As far as die sizes go, it is really weird looking at Haswell and trying to scale up: Intel doesn't use the entire die are in some versions. That complicates the hypothetical picture and makes any rough estimate, well rough. So here are the dies sizes (source
Haswell 2C GT3 = 177 mm^2
Haswell 4C GT3 = 264 mm^2
Haswell 4C GT2 = 181 mm^2
Haswell 2C GT2 = 130 mm^2
Going from GT2 to GT3 (adding 20 EUs) adds 41 mm^2 of die space.
Going from dual to quad core adds 37 mm^ 2 of die space.
Uncore in the 2C GT2 configuration would be 52 mm^2.
I'd guesstimate that a 160 EU part would around 400 mm^2 with a wide GDDR5 memory bus. Note that I'm rounding up quite a bit to account for additional ROPs, TMUs and wider memory bus necessary to scale. Cranking up the base clock speeds to 1.3 Ghz base with turbo up to 1.6 Ghz give it another boost. The dedicated GDDR5 memory bus would address the bandwidth issue which would allow us to use GT3e the baseline instead of the vanilla GT3. Assuming perfect linear scaling, we'd be looking at a part roughly 5 times faster than GT3e in terms of compute. Even with these performance bumps, I just don't see it being competitive with the top of the line from AMD or nVidia. Putting such a chip up against the R9 280X or GTX 770 would be interesting and something that Intel could be far more competitive with (the R9 280X is about 5.5 times faster in theoretical compute).
I'm not even going to attempt to tackled the concept of power consumption. Haswell is a very power optimized design and their 84W desktop allocation is shared between the CPU and GPU. The dynamic nature make its it very difficult to determine just how much of that power consumption is due to just the GPU. Even then, they do have a power envelope of 300W to work in the PCI-e spec which is 3.5 times more. I fathom that my 160 EU part above would fit into the 300W spec but I don't know if it'd go below 225W for a 6 + 6 pin configuration under load. On the flip side, I'd argue that Intel would have better idle power consumption than either AMD or nVidia.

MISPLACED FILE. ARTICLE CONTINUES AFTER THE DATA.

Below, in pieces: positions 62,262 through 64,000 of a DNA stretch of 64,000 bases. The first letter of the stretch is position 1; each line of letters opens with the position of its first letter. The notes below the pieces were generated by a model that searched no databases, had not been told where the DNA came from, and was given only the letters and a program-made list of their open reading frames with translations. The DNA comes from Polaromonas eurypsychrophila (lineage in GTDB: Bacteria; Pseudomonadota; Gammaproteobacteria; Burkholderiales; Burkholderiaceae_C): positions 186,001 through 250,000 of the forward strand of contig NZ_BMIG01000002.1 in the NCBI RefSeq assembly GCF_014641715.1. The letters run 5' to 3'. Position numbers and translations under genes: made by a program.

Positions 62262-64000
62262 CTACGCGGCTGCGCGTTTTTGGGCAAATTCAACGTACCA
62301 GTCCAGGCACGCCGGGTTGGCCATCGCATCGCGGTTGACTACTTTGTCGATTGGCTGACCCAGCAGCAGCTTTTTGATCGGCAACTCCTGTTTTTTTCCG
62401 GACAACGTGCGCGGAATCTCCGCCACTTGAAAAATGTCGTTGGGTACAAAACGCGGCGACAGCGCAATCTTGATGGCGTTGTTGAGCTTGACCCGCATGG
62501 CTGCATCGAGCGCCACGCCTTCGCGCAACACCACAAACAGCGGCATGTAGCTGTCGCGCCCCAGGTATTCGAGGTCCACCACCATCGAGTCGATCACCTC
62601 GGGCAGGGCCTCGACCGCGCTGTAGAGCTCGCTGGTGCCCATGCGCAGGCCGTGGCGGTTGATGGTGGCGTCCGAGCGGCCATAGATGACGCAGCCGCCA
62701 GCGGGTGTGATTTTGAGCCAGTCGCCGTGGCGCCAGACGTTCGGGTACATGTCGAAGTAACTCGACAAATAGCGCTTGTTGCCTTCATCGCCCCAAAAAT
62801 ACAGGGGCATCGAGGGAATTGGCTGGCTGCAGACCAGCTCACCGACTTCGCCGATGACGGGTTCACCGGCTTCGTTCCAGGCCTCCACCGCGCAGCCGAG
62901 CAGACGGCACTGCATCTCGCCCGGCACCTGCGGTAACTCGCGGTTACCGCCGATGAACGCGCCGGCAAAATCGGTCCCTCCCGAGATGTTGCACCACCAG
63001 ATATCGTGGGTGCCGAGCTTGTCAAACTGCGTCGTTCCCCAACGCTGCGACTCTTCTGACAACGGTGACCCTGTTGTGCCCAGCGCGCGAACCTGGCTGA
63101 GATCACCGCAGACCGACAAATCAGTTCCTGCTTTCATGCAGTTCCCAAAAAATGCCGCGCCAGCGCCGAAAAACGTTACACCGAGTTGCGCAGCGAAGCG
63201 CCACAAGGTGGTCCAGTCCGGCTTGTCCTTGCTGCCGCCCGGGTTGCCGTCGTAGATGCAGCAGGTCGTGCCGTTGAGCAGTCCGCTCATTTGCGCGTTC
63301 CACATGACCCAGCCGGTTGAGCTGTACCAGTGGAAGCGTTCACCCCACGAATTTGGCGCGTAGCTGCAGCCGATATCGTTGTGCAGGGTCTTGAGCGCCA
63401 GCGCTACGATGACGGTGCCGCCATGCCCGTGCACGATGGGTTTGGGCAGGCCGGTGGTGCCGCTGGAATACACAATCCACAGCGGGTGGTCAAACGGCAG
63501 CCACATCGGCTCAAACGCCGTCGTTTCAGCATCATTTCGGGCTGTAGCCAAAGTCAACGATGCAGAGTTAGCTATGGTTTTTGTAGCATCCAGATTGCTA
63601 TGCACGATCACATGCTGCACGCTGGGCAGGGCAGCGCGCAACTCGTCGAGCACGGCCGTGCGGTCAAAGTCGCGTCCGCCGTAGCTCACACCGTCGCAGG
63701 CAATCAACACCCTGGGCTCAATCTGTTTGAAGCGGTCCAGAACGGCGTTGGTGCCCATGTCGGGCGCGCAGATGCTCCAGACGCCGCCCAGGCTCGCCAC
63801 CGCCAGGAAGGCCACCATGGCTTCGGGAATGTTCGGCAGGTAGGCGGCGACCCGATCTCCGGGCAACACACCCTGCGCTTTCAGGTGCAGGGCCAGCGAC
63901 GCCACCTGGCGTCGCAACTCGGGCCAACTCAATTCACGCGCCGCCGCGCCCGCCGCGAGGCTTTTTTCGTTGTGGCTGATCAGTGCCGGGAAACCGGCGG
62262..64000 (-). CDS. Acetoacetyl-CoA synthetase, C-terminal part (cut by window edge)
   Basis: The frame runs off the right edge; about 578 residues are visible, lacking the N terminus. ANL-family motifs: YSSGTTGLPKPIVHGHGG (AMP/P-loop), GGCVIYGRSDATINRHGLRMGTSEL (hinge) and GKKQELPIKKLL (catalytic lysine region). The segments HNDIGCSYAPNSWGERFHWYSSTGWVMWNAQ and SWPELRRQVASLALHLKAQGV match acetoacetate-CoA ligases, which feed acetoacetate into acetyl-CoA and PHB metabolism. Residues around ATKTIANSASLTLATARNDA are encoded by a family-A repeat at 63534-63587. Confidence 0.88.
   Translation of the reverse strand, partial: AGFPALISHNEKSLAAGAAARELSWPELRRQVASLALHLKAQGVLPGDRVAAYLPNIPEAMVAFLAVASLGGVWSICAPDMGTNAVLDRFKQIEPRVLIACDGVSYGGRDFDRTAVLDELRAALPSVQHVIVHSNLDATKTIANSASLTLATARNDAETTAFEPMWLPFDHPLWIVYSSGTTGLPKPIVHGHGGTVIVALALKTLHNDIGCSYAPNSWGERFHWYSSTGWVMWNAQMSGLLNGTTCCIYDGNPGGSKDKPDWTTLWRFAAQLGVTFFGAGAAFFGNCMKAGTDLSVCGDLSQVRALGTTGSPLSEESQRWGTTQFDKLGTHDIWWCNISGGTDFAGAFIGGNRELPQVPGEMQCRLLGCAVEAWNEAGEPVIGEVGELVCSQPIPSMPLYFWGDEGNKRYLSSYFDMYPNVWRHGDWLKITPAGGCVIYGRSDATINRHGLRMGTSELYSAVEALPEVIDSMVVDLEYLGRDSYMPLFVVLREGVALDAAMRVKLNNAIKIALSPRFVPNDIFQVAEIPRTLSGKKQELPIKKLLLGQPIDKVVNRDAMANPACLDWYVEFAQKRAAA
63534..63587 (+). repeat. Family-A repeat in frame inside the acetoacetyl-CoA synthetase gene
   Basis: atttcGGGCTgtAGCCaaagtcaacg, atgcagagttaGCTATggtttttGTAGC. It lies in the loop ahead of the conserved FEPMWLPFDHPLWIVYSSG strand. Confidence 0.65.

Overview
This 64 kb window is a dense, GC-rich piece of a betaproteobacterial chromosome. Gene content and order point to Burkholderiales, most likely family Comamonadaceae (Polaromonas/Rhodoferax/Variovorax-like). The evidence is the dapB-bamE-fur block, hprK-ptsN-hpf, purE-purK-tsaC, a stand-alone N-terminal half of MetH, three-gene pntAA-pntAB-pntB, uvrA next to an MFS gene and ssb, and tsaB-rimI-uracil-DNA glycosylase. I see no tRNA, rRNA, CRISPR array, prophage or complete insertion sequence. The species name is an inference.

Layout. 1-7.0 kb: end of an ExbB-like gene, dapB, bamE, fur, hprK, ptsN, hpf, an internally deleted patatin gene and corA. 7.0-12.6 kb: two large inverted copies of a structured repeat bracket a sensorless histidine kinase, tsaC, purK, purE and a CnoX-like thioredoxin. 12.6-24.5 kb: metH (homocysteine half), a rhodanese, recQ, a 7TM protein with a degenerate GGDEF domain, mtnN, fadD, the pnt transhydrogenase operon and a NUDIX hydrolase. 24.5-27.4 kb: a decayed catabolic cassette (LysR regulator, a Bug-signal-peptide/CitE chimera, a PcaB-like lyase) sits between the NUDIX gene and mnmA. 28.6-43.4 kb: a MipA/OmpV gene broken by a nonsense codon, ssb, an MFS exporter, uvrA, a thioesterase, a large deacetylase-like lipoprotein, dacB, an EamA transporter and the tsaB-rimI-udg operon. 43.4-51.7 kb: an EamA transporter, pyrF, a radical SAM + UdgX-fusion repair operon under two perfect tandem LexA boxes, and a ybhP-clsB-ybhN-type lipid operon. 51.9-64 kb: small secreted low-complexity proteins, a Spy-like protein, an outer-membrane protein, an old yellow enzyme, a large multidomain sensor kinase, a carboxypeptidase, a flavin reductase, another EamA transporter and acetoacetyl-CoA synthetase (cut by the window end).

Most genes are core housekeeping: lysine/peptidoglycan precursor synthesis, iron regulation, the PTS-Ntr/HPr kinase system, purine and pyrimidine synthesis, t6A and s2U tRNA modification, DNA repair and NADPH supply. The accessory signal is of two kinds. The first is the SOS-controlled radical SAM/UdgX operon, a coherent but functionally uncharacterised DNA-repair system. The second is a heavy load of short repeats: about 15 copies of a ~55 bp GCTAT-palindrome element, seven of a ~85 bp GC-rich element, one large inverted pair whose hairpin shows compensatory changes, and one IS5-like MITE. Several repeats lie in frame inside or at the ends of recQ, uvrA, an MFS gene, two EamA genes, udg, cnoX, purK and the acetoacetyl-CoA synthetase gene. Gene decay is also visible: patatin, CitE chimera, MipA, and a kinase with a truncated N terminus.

Then again, Intel has fab space to use and the next Xeon Phi is estimated to be around 700 mm^2
before the eDRAM is factored in. Scaling the number of EU's to 300 along with other units would be around 700 mm^2 by my guestimation. Toss in some of Intel's fast eDRAM and having 500 GB/s of bandwidth is feasible. Such a design would be performance competitive with the best from AMD and nVidia but also radically more expensive. Large dies like that are not cheap, inherently have poor yields plus the eDRAM only adds more to the cost. So ultimately if Intel really, really wanted to, I believe that they could take the performance crown but it would be a Pyrrhic victory.